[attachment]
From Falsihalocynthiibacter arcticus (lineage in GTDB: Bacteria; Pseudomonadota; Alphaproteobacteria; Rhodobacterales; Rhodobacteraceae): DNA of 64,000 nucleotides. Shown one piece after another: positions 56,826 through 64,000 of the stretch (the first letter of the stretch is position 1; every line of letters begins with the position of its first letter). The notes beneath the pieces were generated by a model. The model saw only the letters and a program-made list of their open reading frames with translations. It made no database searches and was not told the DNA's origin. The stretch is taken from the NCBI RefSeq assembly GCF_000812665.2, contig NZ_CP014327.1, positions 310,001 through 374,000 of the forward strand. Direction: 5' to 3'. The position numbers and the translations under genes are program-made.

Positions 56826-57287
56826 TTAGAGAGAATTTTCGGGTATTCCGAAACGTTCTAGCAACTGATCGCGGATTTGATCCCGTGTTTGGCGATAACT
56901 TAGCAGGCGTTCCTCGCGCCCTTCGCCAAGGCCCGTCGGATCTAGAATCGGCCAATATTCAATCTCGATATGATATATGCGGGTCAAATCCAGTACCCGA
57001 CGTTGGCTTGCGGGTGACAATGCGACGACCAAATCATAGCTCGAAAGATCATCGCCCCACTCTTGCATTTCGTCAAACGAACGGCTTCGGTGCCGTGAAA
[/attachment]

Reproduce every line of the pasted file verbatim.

From Falsihalocynthiibacter arcticus (lineage in GTDB: Bacteria; Pseudomonadota; Alphaproteobacteria; Rhodobacterales; Rhodobacteraceae): DNA of 64,000 nucleotides. Shown one piece after another: positions 56,826 through 64,000 of the stretch (the first letter of the stretch is position 1; every line of letters begins with the position of its first letter). The notes beneath the pieces were generated by a model. The model saw only the letters and a program-made list of their open reading frames with translations. It made no database searches and was not told the DNA's origin. The stretch is taken from the NCBI RefSeq assembly GCF_000812665.2, contig NZ_CP014327.1, positions 310,001 through 374,000 of the forward strand. Direction: 5' to 3'. The position numbers and the translations under genes are program-made.

Positions 56826-57287
56826 TTAGAGAGAATTTTCGGGTATTCCGAAACGTTCTAGCAACTGATCGCGGATTTGATCCCGTGTTTGGCGATAACT
56901 TAGCAGGCGTTCCTCGCGCCCTTCGCCAAGGCCCGTCGGATCTAGAATCGGCCAATATTCAATCTCGATATGATATATGCGGGTCAAATCCAGTACCCGA
57001 CGTTGGCTTGCGGGTGACAATGCGACGACCAAATCATAGCTCGAAAGATCATCGCCCCACTCTTGCATTTCGTCAAACGAACGGCTTCGGTGCCGTGAAA